The 40-year-old designer Adam Wade Wagner had for years traveled internationally doing visual merchandising for a fashion retailer when, stuck at home in Brooklyn Heights during the pandemic, he was finally able to focus on his leather-working hobby. At first, he was drawn to the hides themselves, because he knew that New York’s garment district was among the world’s best places to source artisanal, vegetable-tanned options imported from Italy. “When I buy, I gauge for the leathers’ structural qualities, and ones that feel like skin — versus vinyl or anything artificial — and are finished so they age beautifully,” says Wagner, who trained as an architect and cites Brutalism as a central influence. Eventually he decided to produce a line of bags that he sells online, every one — whether a heavy black leather carryall or a slouchy olive green suede tote — made from a distinct leather that suits its silhouette and purpose. With saddle-stitched construction, minimalist lines and a neutral color palette, each item is crafted individually by hand from a bench covered with traditional tools in the corner of Wagner’s living room: He’s inspired by the durability and functionality upheld by stalwart workwear brands like Filson, even if he’s offering a more rarified product. “I could never find a bag that I liked,” he says. “I ended up with something that’s purely leather — it’s important to manipulate it as little as possible.” From $650,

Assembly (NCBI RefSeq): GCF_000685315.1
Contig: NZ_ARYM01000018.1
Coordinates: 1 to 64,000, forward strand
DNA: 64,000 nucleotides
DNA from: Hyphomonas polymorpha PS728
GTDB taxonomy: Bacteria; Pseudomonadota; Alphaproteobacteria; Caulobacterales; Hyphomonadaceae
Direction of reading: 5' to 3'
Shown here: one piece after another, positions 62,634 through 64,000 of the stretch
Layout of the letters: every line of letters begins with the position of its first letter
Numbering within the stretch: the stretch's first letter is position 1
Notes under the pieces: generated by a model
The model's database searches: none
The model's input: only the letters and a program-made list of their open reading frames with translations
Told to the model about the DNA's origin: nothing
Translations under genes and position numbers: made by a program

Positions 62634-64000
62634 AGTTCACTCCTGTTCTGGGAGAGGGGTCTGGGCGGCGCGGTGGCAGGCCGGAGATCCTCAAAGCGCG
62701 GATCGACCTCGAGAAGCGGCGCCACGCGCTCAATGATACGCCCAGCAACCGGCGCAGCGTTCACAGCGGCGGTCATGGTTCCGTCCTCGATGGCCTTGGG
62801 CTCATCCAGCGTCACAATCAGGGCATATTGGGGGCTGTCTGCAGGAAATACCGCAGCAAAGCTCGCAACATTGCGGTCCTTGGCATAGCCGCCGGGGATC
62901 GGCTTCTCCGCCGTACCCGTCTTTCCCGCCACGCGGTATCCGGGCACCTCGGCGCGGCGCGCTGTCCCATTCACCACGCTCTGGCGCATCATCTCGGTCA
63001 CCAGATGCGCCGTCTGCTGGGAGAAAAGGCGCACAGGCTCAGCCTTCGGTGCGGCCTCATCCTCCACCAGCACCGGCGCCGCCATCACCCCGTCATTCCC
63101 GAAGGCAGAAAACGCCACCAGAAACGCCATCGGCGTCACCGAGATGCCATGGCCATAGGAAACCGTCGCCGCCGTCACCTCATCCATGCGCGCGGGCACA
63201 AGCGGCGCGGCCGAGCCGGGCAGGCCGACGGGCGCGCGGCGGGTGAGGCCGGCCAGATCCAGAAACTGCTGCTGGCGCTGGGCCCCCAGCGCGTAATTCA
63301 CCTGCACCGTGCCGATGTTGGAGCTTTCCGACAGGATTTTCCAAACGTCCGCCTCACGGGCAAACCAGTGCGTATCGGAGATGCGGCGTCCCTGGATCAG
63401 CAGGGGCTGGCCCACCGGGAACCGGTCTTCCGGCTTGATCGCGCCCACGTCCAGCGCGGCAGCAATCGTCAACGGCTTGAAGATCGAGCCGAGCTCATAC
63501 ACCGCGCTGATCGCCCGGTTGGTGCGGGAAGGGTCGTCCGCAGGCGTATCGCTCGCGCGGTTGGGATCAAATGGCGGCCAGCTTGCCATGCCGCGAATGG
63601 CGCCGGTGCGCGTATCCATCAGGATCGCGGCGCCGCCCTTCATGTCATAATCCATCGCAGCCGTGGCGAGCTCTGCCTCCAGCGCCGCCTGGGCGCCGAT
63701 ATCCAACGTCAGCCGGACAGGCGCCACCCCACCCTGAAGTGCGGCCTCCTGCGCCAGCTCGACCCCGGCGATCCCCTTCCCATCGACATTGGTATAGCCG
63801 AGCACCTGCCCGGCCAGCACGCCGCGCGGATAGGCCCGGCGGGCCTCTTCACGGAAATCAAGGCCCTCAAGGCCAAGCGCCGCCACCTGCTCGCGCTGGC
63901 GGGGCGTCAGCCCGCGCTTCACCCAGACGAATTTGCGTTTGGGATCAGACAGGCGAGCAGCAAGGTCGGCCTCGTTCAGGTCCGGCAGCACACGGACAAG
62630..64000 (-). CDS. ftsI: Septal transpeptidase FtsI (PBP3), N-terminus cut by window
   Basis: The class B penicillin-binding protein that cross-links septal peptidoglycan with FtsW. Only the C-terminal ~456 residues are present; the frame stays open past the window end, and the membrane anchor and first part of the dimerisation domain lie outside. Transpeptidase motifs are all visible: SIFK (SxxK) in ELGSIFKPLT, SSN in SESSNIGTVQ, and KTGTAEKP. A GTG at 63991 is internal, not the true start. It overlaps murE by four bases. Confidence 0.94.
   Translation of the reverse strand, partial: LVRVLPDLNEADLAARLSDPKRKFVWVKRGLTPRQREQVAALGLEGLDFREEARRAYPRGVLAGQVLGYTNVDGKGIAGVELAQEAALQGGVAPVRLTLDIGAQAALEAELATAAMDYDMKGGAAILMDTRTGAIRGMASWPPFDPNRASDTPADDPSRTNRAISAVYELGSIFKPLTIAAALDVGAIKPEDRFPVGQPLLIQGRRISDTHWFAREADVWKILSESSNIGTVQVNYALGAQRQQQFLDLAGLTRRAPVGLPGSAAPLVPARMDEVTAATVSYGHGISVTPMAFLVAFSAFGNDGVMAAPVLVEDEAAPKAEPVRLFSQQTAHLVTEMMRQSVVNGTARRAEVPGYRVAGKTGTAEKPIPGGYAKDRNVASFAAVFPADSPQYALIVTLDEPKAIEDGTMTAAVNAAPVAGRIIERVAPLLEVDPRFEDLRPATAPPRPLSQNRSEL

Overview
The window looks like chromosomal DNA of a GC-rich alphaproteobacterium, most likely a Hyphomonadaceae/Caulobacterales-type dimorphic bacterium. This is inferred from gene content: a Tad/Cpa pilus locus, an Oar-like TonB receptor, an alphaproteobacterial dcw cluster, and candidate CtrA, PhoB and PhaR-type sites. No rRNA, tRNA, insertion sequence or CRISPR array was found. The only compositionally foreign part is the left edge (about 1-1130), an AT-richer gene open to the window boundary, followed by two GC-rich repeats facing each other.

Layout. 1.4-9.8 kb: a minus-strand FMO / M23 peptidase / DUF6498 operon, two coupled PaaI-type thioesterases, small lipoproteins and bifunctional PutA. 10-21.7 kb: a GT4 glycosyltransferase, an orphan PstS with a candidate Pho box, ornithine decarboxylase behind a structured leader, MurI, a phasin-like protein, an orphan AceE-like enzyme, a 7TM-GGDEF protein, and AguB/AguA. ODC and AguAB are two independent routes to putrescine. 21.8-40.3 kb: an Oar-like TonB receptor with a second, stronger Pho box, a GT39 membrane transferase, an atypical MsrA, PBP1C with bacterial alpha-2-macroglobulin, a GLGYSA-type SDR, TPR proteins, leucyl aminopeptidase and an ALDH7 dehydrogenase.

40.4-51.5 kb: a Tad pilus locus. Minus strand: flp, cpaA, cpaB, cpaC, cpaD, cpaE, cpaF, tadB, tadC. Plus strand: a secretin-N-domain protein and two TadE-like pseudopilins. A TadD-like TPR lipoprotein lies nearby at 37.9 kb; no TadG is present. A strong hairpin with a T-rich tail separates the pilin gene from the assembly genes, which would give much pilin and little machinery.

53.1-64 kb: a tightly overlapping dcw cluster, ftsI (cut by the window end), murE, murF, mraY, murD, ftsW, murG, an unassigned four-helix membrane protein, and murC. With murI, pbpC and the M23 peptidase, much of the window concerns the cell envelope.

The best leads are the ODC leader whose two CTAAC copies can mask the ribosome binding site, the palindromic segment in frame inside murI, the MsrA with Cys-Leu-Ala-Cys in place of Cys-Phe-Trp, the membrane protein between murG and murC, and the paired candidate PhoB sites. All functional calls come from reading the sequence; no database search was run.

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Since it opened in Cape Town in 2008, the Southern Guild, a collectible design gallery, has expanded into a campus that includes a 5,000-square-foot gallery, production facilities and artist residency quarters. When its owners, Trevyn and Julian McGowan, were considering an international outpost, they knew they wanted to establish the Southern Guild in the U.S., where they’ve long had a client base. In many ways, Los Angeles was the obvious choice: “I’m from Johannesburg and I always felt at home in L.A.,” Trevyn says. “Both cities went through a gold rush moment around the same time, they have a similar industrious spirit and the locals tend to have an open and warm attitude.” In early 2023, the couple and their team found a 1920s building, a former laundromat, on Western Avenue in Melrose Hill. After a year of renovations, they will launch their new satellite space this weekend with a group exhibition of 25 artists and a solo show of over nine-foot-high ceramic vessels by the Cape Town-based sculptor Zizipho Poswa. Up next: a solo show from the South African artist and activist Zanele Muholi.